But on this day, instead of the mischievous kid, or the rough-handed carpenter they thought they knew, they see a grown man standing up in front of their small synagogue, wearing his prayer shawl, looking solemn, and leading the prayers, holding the Torah with much cleaner hands than he used to have, clearly filled with the power of the Spirit, and reading and interpreting the scriptures to them in a way they had never heard before. This was not the boy from back home that they used to know.

They are disconcerted by how different he is from what they had expected and the scripture passage says that they “took offence at him.” In fact in Luke’s version of the story, they just didn’t take offence, they were “filled with rage.” So filled with rage that they all got up, drove him out of town to the edge of a cliff and were prepared to hurl him over the edge. They behaved like they did because they were afraid of change. This man, Jesus, came to change the religious, social, and political world; and these people couldn’t cope with those possibilities. Jesus was attempting to create change that would bring equality to the marginalised. He was attempting to talk about justice and to include everyone in that conversation. In the Old Testament, David is made King and we know he is, in many ways, very successful, but he is a very different leader than Jesus was. People were not threatened by David because he didn’t upset the status quo in the same way.

The story makes it clear that Jesus is deeply affected by this turn of events. First, not surprisingly, he gets angry, even sarcastic. Rather cuttingly he observes that a prophet is not without honour except “in his or her own country, among his or her own kin, in his or her own house.” In other words, everyone else in the world may appreciate you and think you are wonderful, but when it comes to your own family, watch out.

This experience which causes much pain and anger for him is one most of us can likely relate to – he moves into a space where he has trouble coping, he shuts down emotionally, and he doesn’t have the energy to carry on.

As he thinks about what has happened, we are told that he was, “amazed at their unbelief.” He tries to make sense of what’s happened; yet he cannot. These people had known him his whole life. They knew he was a good, honest, caring, hardworking person. But on this day, rather than being proud of how he has grown, proud of who he has become, of what he can do, they criticise him, they violently attack him.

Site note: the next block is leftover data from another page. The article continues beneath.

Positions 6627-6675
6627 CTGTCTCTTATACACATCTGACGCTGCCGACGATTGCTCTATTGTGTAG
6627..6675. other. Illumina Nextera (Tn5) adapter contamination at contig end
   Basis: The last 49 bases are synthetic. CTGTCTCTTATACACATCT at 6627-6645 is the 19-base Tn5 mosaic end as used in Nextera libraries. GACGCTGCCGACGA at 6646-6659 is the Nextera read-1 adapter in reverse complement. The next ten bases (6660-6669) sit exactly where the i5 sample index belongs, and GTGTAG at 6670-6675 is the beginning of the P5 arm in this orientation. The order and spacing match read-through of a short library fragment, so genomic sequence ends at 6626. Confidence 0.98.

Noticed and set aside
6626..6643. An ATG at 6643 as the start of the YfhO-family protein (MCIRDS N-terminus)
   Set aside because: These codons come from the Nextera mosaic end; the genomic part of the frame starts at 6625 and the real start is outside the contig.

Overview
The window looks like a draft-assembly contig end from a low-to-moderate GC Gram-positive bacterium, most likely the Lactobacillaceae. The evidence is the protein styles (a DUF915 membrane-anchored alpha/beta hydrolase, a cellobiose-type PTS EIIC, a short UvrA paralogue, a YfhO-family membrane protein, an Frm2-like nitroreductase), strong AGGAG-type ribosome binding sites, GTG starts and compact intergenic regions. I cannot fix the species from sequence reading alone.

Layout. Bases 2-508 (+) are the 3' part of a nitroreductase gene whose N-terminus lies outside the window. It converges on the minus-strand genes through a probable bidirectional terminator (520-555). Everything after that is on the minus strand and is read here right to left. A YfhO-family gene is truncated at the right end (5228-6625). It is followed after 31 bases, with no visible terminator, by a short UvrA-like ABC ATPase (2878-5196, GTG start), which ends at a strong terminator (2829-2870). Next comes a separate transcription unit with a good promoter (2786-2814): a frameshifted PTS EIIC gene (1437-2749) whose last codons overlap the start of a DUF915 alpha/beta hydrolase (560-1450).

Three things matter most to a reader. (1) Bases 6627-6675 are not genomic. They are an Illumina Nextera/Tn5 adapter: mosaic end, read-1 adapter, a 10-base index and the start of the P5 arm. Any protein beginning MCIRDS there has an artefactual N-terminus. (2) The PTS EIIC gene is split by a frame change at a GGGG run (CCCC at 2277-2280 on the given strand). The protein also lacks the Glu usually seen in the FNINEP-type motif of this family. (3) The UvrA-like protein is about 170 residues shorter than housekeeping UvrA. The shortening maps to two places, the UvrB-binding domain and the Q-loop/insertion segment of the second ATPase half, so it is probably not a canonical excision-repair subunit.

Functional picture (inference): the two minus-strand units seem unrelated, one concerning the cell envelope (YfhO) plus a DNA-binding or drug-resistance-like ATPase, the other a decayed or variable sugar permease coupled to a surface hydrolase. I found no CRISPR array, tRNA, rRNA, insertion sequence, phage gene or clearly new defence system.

I would guess that most of us sitting here this morning have had an experience that sort of resembles the gospel story, though maybe not as dramatic. I’d guess that most of us has had at least one experience where we are with family, and we are proud of a new skill we’d mastered, or pleased with a piece of art-work we had finished, or a degree we had completed, or a job we had gotten, or a new relationship we had entered into, and we expected them to be excited and happy for us, we expected them to be proud of us, to affirm us, to celebrate with us. But instead, what we expected didn’t happen – or at least it didn’t happen the way we thought it might. We feel let down, we feel disappointed, we feel like we should have been supported in ways that we weren’t. We feel devalued and somehow discounted. For each of us this experience will have a different focus and we will have responded to our experience in different ways.

This morning we are given an opportunity to realise and understand that miscommunication happened to Jesus and, it happens to all of us.

We yell at our kids when we didn’t mean too, we say things we really didn’t mean to say, we want to be positive and upbeat, but we are tired. Often our response to others causes pain when we really didn’t mean for that to happen, but we know that it does. That is what happened to Jesus when his family and friends reacted badly. Although I must admit they acted very badly, and perhaps from time to time we all do.

At the end of this story from Mark, Jesus offers us one way to move toward healing. Despite the intense effect this experience has on him, Jesus doesn’t stay stuck in his anger, or in his powerlessness, or in his analysis of the situation. He undoubtably said a prayer or two, and he centres himself with the Spirit, then he takes hopeful, positive, action. The text concludes, “Then he went about the villages teaching.”

He shakes the dust from his feet as he instructs his disciples to do also, and he moves on to what he knows he is called to do. He is somehow able to recognise that people have limits – even people who are supposed to love us the most and that sometimes, perhaps, because of their own pasts, their own brokenness, they are just not able sometimes to offer what is required. He is somehow able to recognise and remember the Holy Spirit within all of us even when we loose sight of that spirit.

We are all offered the opportunity in many ways to gather around the table whether it be at family gatherings or at the meal we celebrate at church, no matter where it is that we gather, it is a spiritual moment. Whenever we share food together, we bring with us the holiness of abundance and the opportunity to hold one another in the goodness of the spirit. This summer as you sit down to eat with family and friends, I invite you to recall this story and to tell your stories with one another that are about the goodness and the difficulties in life.
Sharon Ferguson-Hood